Sustainable Energy Technologies Department

"Advances in Ultra-High Energy Resolution STEM-EELS"

Presented by Tracy C. Lovejoy, Nion R&D

Wednesday, September 26, 2018, 2:00 pm — Bldg. 734, Room 201

The capabilities of scanning transmission electron microscopes (STEMs) have advanced very significantly in the last two decades. The first major advance was the successful implementation of electron-optical aberration correction, which allowed the STEMs to reach direct sub-angstrom resolution in 2002 [1]. This improvement made the imaging and spectroscopy of single atoms straightforward. A very recent major development has been the improvement of energy resolution of EELS due to the introduction of a new generation of monochromators and ultra-stable electron spectrometers. The Ultra-High Energy Resolution Monochromated EELS-STEM (U-HERMES™) system developed by Nion combines a dispersing-undispersing ground-potential monochromator [2], a bright cold-field-emission gun, an advanced aberration corrector, and a new EEL spectrometer. The latest version of the system allows 5 meV energy resolution EELS and has achieved 1.07 Å spatial resolution at the sample at 30kV when monochromating, and it greatly extends the capabilities of vibrational spectroscopy in the EM, introduced 4 years ago [3]. U-HERMES™ has so far been used for: damage-free identification of different bonds including hydrogen bonds in guanine [4]; probing atomic vibrations at surfaces and edges of nano-objects with nm-level spatial resolution [5]; achieving sub-nm spatial resolution in images obtained with dark-field EELS vibrational signals [6]; nanoscale mapping of phonon dispersion curves [7]; nanoscale temperature determination by electron energy gain spectroscopy [8]; identification of different isotopes by vibrational spectroscopy in the EM [9]; vibrational spectroscopy of ice; and vibrational fingerprinting of biological molecules.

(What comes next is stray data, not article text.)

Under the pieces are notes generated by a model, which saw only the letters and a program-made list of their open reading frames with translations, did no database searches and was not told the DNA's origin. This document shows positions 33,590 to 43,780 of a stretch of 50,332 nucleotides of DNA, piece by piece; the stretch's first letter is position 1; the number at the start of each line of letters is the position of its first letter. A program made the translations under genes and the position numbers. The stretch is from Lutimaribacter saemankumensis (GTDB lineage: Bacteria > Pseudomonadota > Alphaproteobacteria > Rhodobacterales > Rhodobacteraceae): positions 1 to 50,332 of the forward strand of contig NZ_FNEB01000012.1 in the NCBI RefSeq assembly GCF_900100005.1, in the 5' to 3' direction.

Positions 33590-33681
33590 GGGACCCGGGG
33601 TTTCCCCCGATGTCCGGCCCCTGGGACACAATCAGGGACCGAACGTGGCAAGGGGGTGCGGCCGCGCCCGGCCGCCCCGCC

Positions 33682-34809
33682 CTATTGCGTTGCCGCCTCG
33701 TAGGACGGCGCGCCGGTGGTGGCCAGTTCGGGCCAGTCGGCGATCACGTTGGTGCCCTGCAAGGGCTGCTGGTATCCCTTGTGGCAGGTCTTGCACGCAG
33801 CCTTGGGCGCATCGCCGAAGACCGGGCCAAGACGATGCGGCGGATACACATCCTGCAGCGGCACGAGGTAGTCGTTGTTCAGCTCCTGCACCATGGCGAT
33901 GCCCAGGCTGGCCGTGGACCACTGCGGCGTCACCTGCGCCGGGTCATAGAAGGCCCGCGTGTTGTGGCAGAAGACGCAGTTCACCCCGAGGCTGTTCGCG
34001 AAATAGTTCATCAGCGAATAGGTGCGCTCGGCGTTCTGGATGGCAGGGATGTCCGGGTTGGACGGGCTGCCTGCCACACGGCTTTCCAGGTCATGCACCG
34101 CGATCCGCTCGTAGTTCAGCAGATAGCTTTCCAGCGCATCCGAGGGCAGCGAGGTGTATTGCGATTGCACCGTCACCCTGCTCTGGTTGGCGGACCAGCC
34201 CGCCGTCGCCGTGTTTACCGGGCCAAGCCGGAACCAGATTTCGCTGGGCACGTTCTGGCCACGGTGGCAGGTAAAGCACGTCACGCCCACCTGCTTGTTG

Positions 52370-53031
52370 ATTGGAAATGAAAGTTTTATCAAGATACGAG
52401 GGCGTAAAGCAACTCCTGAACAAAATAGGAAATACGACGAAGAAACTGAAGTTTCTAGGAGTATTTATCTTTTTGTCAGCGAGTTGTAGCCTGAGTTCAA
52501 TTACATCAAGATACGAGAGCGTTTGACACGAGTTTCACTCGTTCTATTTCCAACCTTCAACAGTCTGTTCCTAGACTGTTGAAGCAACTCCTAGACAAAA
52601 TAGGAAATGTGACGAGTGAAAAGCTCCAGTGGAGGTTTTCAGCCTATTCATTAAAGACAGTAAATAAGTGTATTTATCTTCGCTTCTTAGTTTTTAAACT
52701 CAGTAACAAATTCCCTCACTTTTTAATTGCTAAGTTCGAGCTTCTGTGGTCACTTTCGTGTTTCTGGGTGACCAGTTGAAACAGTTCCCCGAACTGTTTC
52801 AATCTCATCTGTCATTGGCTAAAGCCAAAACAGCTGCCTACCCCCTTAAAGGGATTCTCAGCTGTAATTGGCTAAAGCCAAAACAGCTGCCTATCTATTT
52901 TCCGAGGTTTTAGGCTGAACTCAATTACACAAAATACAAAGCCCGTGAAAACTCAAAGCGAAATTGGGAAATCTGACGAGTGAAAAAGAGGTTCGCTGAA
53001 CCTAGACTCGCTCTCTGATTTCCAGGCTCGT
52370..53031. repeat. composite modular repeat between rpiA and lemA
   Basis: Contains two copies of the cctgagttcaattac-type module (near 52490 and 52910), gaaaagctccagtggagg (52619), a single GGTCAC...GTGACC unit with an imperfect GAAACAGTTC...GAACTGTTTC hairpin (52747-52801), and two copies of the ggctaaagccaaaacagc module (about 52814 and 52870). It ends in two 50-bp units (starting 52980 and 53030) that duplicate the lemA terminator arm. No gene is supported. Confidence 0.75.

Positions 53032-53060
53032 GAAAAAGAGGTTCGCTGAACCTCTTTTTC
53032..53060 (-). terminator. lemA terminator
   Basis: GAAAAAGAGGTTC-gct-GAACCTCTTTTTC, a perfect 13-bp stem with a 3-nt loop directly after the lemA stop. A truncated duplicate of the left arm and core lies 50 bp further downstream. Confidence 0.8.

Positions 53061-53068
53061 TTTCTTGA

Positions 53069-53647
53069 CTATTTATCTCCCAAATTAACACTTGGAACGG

Hosted by: Feng Wang

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